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Lu Duble: Woodstock Sculptor of Emotional and Spiritual Realms

Updated: Jun 25

By Bruce Weber

Lu Duble, 1930s 

Alexander Archipenko Working

on Vase Woman, 1918

(Postcard pubilshed by Der Sturm)

Alexander Archipenko(1887-1964)

Standing Woman, 1925


Metropolitan Museum of Art


Born into a family of painters and writers, Lucinda Duble (known as Lu) was born in Oxford, England in 1896. She came to the United States with her family as a child in 1903. After attending the Academy of the Sacred Heart in New York, she took art classes at the Art Students League, Cooper Union and the National Academy of Design. Upon studying with Alexander Archipenko in the mid-1920s at his school in the city she came to the realization that the academic figures she was taught to construct were completely unrelated to the modern world in which she was living.

Lu Duble (1896-1970

Supplication, c. 1929

Glazed ceramic 

Dish Produced by Student at ARCO,

Archipenko Ceramics Factory, c. 1930     

Alexander Archipenko (1887-1964)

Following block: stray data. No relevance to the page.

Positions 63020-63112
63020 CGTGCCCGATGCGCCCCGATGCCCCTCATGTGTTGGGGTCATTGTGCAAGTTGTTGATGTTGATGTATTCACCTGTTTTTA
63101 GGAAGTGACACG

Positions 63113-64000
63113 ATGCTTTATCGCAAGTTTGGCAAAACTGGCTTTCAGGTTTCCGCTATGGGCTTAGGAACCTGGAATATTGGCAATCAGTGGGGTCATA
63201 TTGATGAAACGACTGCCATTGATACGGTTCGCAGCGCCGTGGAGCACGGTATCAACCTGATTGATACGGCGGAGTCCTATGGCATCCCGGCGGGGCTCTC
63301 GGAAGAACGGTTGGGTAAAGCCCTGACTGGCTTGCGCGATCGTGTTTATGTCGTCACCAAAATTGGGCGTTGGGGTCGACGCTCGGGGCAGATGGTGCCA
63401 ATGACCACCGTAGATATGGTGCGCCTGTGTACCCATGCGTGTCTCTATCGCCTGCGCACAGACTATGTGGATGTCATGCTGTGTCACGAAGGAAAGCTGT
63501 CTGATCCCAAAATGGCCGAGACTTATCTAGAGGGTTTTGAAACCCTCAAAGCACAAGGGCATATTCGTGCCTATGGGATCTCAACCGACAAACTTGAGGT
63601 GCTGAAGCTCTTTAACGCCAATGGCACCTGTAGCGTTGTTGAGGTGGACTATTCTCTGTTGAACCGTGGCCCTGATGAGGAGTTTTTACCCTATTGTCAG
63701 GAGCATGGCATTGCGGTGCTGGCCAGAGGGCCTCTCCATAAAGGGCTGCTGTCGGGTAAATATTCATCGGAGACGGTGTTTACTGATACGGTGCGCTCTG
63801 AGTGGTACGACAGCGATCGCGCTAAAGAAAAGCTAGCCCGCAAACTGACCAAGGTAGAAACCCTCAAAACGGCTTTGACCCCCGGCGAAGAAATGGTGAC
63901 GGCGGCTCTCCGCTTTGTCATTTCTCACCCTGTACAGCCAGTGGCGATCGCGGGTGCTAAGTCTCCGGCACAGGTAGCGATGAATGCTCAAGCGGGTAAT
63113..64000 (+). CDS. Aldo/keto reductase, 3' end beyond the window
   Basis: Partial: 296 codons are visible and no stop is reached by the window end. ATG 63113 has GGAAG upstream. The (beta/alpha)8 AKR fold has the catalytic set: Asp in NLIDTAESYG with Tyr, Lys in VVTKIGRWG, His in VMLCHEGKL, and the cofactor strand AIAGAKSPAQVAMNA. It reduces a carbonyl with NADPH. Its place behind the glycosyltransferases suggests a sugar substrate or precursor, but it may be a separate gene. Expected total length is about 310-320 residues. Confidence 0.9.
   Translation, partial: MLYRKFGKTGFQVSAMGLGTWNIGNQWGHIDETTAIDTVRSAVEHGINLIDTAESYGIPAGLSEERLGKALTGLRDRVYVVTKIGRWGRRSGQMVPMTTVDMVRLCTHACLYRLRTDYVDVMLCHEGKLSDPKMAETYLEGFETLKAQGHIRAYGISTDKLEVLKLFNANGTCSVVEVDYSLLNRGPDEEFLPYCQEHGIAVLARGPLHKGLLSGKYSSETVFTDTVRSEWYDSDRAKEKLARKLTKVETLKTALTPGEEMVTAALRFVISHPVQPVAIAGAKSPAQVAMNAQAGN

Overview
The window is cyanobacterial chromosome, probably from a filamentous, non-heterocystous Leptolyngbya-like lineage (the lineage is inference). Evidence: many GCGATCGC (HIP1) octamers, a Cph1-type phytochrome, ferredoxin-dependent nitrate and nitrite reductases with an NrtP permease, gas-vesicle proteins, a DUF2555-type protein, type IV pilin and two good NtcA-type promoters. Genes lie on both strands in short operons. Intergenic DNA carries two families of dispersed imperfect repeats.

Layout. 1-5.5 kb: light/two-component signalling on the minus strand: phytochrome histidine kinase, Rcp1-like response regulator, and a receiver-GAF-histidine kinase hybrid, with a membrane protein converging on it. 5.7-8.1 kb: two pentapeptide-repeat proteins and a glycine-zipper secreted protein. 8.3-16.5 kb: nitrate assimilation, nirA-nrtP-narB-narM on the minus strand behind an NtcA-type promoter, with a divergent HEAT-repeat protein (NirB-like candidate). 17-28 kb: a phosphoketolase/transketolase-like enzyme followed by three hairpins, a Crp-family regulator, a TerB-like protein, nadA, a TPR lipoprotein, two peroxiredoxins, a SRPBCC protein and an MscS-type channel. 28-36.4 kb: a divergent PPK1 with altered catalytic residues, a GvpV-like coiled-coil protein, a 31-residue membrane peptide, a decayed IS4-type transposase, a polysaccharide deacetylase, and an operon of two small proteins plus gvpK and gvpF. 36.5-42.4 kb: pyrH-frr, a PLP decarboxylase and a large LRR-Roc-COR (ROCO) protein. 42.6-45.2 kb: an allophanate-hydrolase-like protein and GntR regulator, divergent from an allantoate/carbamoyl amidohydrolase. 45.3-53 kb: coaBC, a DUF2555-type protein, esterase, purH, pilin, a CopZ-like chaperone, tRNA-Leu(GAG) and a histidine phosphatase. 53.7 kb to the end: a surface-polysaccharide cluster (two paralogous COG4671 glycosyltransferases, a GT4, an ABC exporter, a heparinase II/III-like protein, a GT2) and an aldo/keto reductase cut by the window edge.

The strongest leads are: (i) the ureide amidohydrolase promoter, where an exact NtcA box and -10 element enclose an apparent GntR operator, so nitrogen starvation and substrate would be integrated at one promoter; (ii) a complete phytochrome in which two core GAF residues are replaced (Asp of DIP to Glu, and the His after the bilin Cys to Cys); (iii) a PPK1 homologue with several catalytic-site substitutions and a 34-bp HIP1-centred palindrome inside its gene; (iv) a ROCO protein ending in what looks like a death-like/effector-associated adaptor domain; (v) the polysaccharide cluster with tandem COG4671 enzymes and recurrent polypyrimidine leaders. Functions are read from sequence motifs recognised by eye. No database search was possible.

Reclining Figure, 1921

Ceramic with black glaze 

Lu Duble (1896-1970)

Joseph and Mary, c. 1930


Photograph Woodstock Artists Association Archives

Archipenko hired Duble to work as his assistant and teacher, and she continued to be associated with him into the late 1920s, when her work was featured in an exhibition of ceramics at the school.(1) At this time the Ukrainian-born artist labored to establish a ceramic factory in the city which would provide a new medium for the execution of modern sculpture and make it possible for his students and assistants to commercialize their models by producing them in quantity. The ceramics that were produced varied from abstract compositions in ashtrays and vases, to highly stylized forms in statuettes. In the early 1930s, Duble created religious sculptures, which were a stylistic outgrowth of her activity as a ceramicist. Examples are known in the medium of plaster and cement.